“Attracting and retaining the next generation railroader will require new thinking by management. The next generation of leaders will need to understand both the skill sets necessary for success and be prepared to appropriately invest in the training and technology to meet those needs while at the same time understanding and respecting the work-life balance issues dictated by a changing demographic in their labor force. The next generation of rail industry leadership will need to embrace new operating advancements, evolutions, and implement keys to productivity and growth. Our rail suppliers and service providers will be key partners in achieving these objectives. Increasing equipment utilization with a more efficient fuel burn and just-in-time capacity expansion will be key to accommodating future growth. Technology, skilled employee training and performance, and working with our suppliers and service providers will be central to avoiding network congestion and inefficiency for the next generation of railroaders.”

“I’d like to leave you with five fundamental things that I would like to see the next generation of industry leadership focus on:

“First, remember the lessons of history and protect the extremely successful and balanced regulatory environment we enjoy today; yet be willing to work with our shippers and the regulators to improve the process for rate cases and to ensure that shippers have a fair, accessible, and efficient forum by which their concerns can be heard.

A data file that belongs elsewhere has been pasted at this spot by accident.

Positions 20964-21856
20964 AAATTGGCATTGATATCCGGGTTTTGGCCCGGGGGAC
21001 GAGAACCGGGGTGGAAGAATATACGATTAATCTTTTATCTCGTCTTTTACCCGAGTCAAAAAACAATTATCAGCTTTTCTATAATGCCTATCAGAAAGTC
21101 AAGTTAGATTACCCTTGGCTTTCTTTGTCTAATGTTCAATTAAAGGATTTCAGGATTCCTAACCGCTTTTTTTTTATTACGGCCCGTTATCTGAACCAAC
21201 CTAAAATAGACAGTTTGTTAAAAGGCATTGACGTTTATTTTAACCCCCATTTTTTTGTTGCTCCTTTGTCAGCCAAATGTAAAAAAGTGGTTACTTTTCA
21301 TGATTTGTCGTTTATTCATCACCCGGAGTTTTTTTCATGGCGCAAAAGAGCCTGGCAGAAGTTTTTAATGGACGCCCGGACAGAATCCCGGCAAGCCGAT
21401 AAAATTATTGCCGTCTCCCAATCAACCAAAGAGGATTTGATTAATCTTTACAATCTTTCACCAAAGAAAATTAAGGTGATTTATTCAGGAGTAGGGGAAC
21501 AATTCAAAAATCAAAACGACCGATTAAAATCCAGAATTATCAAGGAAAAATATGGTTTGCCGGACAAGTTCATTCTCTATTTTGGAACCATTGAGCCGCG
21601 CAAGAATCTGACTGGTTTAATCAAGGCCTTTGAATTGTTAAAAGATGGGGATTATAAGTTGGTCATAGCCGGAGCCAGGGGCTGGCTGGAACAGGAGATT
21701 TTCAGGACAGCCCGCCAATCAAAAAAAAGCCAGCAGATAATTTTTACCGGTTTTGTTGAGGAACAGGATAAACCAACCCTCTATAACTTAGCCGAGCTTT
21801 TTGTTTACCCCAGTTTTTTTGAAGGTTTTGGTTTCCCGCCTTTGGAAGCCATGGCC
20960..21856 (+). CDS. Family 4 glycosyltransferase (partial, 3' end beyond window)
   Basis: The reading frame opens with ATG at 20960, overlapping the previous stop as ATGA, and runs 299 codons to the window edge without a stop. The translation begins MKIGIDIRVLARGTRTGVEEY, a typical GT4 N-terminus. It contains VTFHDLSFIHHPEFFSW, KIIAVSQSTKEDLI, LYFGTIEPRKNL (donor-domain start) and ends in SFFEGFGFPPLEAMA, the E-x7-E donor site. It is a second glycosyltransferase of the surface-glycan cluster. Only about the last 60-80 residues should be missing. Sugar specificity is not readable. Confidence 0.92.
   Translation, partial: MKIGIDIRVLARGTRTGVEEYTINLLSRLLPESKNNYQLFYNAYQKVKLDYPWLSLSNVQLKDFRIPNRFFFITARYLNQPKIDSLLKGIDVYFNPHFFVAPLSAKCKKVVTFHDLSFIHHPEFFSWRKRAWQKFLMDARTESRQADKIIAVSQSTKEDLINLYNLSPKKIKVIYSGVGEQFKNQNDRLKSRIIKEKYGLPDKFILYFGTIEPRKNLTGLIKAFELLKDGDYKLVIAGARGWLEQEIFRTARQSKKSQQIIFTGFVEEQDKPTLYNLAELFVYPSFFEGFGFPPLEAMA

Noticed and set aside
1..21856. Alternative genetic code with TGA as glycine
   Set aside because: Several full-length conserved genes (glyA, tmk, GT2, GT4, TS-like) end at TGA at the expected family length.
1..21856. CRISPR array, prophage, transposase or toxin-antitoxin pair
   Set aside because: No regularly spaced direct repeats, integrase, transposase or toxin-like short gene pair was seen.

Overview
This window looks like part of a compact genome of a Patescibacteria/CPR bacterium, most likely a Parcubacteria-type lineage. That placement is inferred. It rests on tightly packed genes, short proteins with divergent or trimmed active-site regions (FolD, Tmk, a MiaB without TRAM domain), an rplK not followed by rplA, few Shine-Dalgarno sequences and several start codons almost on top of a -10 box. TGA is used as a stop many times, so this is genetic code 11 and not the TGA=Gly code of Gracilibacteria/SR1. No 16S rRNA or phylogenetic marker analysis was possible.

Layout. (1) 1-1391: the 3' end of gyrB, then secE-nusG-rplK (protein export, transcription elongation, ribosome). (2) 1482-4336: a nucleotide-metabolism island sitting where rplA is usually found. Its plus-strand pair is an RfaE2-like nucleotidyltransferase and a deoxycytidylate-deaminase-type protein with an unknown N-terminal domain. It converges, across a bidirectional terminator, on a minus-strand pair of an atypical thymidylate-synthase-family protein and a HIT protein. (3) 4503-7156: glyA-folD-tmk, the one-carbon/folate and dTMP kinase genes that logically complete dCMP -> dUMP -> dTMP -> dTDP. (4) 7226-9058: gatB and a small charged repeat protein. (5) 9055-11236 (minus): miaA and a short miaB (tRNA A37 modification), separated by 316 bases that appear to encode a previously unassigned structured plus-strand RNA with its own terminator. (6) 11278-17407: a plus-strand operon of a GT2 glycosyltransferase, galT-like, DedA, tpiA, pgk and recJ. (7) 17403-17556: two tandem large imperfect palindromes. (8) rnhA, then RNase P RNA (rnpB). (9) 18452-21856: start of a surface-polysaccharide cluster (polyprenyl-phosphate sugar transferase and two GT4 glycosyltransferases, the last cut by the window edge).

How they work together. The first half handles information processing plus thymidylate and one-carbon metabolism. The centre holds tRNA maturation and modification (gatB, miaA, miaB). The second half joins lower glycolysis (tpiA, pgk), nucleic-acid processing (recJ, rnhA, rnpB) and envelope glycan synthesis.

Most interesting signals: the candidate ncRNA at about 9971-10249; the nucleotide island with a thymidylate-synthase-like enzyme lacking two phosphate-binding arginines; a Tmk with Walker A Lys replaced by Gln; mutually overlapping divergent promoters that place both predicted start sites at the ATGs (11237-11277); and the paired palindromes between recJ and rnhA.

“Second, continue to foster the current rail renaissance by re-investing in our infrastructure, equipment, and human resources so the rail industry can keep North America competitive and create new jobs for our people in the global economy.

“Third, be prepared to go out and recruit the next generation of railroaders from a pool of young people who will need a strong work ethic and then make the investments in training and knowledge transfer that will allow them to be successful. And be prepared to adapt your management style to meet the needs of a new demographic in your workforce, characterized by technological sophistication, greater diversity and different expectations regarding work-life balance.

“Fourth, find ways to work together within the existing regulatory and economic framework.

“Fifth; make sure we never forget, and never let the American public forget, the indispensable importance of the rail industry to the North American economy and the need to keep this industry healthy and able to grow. It is the most efficient, environmentally responsible and privately financed way to move goods we need for everyday life and we can never forget its importance to our national competitiveness. 
I am very confident that the next generation of industry leaders will evolve the industry over the next decades to make sure its proud traditions and contributions to our economic well-being continue, doing so in new and exciting ways that will be good for everyone. 
I want to thank everyone for being here tonight. This is such a wonderful time to be in the railroad industry. Civic leaders, customers, environmentalists and investors to name a few, are beginning to understand how important our industry is in maintaining our global competitiveness. We are an industry that has franchises which cannot be duplicated; we are part of the fabric of this great nation and always will be. We should all be proud to be called railroaders!”

Click HERE to read the entire acceptance speech.